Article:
Jim Gaffigan once said, “My wife had gotten so lazy lately. Or, as she calls it, ‘Pregnant.’”
More than 30 years ago I read a short story. I don’t remember who wrote it, either Chekov or Turgenev, one of the Russian greats. It was about a lazy man. He stayed in bed all day long, wearing his silk pajamas and robe, and even when a guest came to visit him, he didn’t get out of bed. He would fantasize about fervently and energetically conducting an orchestra, then tossing the sweaty curls off his forehead at the end of the symphony, and taking a grand bow. Yet he would do no work to earn the title of conductor. That is how his days were spent, in bed and in daydreams.
Mr. Pearson, my journalism teacher and mentor, used to say that we are all lazy, we all want the path of least resistance. Knowing this about our inherent nature, we can do something about it.
My therapist hates the word “lazy.” I think she thinks of it as an excuse, not an actual thing. She said that I do everything I have to do — that I successfully fulfill my role of mother, daughter, friend, payer of bills and fluffer of laundry.
Except that I don’t. Sometimes I do things I have to do, but not things I want to do. Sometimes I don’t even do the things I have to do — if it wasn’t for my husband — both his nudging me to do laundry and doing much of the laundry himself, we’d be walking on layers and layers of dirty clothes. My house is a mess — sometimes. Because there are times I absolutely do the least amount and no more. I’d rather read. Or write. Or knit while I watch TV. Whatever the reason, I think it all boils down to laziness.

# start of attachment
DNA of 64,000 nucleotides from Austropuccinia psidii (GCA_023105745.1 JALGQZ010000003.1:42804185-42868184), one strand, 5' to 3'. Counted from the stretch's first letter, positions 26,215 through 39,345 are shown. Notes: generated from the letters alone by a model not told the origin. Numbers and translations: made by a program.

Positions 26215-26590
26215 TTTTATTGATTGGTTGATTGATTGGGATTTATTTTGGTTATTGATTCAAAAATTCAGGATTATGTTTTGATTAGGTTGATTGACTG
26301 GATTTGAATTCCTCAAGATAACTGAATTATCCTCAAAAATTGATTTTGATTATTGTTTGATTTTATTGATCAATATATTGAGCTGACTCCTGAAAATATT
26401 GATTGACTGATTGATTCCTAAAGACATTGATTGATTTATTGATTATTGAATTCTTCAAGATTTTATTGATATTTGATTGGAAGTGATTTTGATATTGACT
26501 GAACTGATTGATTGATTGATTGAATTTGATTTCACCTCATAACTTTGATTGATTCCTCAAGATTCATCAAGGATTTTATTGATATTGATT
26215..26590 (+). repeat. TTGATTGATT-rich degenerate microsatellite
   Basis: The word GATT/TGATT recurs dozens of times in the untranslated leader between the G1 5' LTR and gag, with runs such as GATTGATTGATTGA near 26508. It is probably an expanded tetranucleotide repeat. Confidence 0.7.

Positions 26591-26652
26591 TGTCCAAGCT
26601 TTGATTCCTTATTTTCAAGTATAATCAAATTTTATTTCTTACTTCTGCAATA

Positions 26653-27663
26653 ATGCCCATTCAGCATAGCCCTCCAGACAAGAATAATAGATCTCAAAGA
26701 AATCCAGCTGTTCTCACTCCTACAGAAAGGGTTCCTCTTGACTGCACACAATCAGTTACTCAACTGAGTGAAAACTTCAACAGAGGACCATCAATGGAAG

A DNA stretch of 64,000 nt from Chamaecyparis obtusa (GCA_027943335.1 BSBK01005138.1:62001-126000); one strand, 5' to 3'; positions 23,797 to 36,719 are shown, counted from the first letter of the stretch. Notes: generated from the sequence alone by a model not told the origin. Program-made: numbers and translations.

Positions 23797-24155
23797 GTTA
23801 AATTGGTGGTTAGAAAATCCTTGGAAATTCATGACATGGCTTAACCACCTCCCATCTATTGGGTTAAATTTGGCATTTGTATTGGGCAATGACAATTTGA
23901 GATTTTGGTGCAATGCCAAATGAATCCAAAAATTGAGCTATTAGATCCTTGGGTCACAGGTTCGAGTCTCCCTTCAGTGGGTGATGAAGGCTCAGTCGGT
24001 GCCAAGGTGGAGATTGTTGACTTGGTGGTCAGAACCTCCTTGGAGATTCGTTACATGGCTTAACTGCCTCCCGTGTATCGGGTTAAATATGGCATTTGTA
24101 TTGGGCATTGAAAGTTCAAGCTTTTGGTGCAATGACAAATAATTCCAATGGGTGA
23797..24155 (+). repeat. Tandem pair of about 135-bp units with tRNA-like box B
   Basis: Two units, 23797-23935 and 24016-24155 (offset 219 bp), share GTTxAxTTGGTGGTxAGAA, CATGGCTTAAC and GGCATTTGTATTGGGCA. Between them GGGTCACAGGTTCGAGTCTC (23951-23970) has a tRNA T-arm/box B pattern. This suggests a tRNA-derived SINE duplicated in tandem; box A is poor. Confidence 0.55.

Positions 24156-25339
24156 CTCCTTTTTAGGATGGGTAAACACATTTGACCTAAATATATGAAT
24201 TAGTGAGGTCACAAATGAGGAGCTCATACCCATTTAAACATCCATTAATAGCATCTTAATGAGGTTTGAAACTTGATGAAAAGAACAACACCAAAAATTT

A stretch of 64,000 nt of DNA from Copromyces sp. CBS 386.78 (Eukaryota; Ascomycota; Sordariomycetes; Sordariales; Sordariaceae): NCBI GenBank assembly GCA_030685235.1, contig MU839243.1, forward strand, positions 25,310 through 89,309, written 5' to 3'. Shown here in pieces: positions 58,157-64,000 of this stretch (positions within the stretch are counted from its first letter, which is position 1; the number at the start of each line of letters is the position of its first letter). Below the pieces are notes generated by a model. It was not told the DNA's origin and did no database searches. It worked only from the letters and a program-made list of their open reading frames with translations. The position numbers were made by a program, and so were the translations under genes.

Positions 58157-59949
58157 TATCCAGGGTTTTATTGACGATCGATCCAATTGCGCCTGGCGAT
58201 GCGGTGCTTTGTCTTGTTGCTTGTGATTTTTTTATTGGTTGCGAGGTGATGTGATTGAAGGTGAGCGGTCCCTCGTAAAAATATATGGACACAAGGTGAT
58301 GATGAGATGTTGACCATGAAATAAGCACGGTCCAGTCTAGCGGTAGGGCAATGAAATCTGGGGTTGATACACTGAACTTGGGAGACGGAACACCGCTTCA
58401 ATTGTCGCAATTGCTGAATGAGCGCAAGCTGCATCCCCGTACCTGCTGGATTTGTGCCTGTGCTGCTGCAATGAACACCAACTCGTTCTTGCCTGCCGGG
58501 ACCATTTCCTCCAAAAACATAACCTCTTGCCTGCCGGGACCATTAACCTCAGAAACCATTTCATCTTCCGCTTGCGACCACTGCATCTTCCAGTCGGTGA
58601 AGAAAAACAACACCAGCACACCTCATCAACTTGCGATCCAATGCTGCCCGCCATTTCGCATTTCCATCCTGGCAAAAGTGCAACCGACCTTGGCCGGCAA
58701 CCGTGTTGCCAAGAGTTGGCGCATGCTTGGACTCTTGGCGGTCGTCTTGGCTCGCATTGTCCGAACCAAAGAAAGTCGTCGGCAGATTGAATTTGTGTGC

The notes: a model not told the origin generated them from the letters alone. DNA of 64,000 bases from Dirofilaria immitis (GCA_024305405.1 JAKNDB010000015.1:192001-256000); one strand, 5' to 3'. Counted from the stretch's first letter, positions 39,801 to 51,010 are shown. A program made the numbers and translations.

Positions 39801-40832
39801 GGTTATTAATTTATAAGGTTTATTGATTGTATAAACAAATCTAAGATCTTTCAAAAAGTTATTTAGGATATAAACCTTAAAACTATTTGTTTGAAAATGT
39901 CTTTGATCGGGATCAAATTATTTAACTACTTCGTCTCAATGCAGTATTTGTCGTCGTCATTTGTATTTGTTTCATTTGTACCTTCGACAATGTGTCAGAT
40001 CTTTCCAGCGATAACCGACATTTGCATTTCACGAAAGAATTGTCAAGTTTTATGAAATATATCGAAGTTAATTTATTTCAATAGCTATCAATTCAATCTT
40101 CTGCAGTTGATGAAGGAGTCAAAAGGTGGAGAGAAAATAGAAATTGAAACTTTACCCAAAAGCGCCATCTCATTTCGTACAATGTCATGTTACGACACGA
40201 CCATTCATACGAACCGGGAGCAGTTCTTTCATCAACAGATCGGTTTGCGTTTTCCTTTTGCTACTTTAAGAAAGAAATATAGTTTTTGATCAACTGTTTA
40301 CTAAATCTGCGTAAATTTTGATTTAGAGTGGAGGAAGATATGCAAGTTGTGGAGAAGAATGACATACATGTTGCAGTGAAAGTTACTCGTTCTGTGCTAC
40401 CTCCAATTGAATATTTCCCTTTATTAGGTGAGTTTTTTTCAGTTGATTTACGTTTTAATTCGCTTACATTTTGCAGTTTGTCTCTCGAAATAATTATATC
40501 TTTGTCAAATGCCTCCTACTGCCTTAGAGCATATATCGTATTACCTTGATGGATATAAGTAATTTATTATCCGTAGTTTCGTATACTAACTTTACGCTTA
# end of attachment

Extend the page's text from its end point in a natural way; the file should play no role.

But maybe that’s not entirely true. Sometimes I’m “lazy” when I’m really tired. Sometimes I’m “lazy” when I’m really stressed or depressed. Sometimes I’m “lazy” when I feel I’ve hit the wall with my writing or am feeling overwhelmed. The point is, my “laziness” IS an excuse, but an excuse to rest or recharge, or just breathe and escape from the stresses of daily life.
Laziness can be bad, it can be paralyzing and debilitating, almost like a sickness. But sometimes, it can be a good thing, a necessary break. When a company allows and encourages vacation time, the message is rest and recharge — “go be lazy.”
But sometimes, I swear, I really cannot tell the difference.